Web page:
Fourth Estate? Or wholly-owned subsidiary of the Entertainment-Government Complex?
Remember the public image of crusading journalists uncovering malfeasance and bringing down the mighty? Our narratives about reporters include Woodward and Bernstein uncovering the Watergate scandal and helping to bring down Nixon. Why do today’s journalists shy away from investigating anything that might reflect badly on the Party of Government?
Journalism is a declining occupational category, with newspapers and magazines gutted by loss of advertising revenue and low-paid or unpaid scribblers on the Internet undercutting the market for news and opinion writing. Here’s the BLS statistics on job prospects for the profession:
|Quick Facts: Reporters, Correspondents, and Broadcast News Analysts|
|$37,720 per year
$18.13 per hour
$37K is a poverty-level salary in Manhattan or DC. With employment shrinking, many new graduates in media and journalism programs are forced to work at Starbucks or take those low-paid Internet clickbait writing jobs.
As a result, journalism can become just a springboard to work in government PR, which in turn gives entry to high-paying lobbying or TV personality positions. Occupations that become very low-paying tend to be of interest only to those who already have wealthy family backing and can afford to give up current pay for future status and influence — as seen in publishing. And the revolving door allows a few lucky partisan journalists to move into government PR, then cash in afterwards. The recent trend to marriage links and occupational crossover between Silicon Valley, East Coast media, and the White House staff is a warning sign of the merging of executive branch, administrative state, and media interests, weakening media’s ability to report truthfully on issues.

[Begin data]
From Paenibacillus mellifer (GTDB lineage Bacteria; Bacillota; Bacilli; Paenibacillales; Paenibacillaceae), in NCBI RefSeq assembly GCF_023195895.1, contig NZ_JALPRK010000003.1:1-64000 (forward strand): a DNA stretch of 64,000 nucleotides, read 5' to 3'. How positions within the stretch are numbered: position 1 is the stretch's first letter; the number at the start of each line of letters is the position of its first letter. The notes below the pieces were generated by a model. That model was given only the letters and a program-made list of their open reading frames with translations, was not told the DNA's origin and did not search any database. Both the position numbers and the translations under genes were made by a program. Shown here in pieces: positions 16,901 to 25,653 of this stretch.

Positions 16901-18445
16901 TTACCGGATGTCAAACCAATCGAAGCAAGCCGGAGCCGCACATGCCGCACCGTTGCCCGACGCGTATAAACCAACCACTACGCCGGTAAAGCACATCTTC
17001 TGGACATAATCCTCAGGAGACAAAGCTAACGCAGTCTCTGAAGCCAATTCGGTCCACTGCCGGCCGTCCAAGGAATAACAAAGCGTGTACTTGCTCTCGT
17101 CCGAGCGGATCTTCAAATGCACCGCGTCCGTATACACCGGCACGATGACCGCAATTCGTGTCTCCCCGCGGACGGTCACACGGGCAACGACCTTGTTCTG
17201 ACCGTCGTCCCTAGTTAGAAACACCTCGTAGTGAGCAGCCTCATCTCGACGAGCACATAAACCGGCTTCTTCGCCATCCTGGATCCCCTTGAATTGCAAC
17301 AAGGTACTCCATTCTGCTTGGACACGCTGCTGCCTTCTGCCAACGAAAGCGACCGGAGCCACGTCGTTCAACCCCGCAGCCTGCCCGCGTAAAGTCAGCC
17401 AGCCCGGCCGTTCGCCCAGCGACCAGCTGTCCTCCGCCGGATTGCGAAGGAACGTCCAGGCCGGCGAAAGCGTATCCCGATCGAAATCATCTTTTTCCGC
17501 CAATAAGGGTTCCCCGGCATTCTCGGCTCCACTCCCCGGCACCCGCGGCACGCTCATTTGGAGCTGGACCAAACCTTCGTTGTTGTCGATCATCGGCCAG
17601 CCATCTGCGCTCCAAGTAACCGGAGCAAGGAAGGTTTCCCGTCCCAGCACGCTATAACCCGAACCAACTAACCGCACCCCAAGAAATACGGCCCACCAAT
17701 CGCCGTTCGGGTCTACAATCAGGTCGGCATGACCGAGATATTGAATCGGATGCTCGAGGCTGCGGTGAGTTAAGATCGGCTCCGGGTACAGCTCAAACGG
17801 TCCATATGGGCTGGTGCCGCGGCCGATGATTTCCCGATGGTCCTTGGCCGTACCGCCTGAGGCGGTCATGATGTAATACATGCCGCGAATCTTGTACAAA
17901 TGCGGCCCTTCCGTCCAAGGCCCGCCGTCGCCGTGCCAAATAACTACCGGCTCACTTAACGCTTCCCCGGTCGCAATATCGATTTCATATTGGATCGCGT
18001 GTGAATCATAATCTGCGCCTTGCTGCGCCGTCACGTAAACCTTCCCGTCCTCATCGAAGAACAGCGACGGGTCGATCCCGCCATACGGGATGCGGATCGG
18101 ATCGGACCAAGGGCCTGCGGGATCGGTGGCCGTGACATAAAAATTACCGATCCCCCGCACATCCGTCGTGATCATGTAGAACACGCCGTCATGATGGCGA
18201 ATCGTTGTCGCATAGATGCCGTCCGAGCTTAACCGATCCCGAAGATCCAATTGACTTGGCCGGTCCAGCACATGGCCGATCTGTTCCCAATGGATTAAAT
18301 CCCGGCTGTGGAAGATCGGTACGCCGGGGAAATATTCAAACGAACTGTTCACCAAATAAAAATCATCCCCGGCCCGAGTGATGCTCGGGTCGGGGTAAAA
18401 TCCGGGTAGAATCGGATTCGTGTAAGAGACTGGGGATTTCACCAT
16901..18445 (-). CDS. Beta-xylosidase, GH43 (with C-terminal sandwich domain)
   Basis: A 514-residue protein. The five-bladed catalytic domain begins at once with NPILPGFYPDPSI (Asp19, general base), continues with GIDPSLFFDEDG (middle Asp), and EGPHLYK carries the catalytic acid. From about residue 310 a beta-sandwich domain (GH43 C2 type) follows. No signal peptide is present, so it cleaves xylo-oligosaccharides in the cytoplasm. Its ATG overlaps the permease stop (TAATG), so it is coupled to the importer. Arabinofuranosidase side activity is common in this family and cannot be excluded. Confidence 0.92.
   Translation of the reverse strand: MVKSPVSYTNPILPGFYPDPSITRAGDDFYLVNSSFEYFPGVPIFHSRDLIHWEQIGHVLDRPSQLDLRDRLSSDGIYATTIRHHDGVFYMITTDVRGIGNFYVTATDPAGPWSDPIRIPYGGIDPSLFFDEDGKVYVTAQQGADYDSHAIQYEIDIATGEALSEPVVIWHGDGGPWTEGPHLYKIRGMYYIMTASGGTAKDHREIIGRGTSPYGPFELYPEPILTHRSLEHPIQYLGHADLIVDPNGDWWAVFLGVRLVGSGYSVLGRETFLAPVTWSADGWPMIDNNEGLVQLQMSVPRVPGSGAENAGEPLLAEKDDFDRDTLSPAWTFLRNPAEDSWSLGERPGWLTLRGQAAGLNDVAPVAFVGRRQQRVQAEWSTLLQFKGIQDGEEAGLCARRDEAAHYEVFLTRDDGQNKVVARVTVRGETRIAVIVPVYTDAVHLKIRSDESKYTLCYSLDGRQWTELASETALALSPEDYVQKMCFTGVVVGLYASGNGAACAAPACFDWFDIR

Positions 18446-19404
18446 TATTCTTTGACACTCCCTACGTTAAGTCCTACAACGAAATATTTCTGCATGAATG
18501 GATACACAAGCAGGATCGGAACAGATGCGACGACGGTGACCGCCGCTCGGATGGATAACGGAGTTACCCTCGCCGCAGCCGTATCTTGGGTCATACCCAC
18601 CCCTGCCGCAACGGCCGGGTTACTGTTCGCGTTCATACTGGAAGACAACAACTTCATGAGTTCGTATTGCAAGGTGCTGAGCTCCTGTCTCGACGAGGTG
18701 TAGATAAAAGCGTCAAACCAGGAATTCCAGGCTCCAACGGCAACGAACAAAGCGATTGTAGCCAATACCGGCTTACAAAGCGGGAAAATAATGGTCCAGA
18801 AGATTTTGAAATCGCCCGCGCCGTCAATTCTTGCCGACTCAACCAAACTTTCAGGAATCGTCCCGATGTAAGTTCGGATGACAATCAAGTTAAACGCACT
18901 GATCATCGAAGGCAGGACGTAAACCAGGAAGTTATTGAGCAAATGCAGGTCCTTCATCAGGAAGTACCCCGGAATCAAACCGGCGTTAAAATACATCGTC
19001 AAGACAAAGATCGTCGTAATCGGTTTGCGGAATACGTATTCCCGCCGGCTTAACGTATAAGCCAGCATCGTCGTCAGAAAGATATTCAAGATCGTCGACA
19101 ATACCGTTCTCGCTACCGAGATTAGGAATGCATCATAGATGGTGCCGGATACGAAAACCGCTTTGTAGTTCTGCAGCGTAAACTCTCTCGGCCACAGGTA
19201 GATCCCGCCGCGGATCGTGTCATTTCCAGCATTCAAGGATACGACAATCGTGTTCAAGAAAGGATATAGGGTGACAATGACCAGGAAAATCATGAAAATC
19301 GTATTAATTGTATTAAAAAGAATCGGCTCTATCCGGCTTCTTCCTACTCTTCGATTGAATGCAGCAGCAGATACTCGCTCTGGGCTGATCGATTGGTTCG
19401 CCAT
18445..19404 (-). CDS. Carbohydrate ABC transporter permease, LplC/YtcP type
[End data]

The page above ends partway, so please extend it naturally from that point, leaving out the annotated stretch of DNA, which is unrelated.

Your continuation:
The Obamaworld-social media industry mind meld continues: White House strategic communications adviser Rachel Racusen is leaving to join Snapchat as director of communications, based in New York City.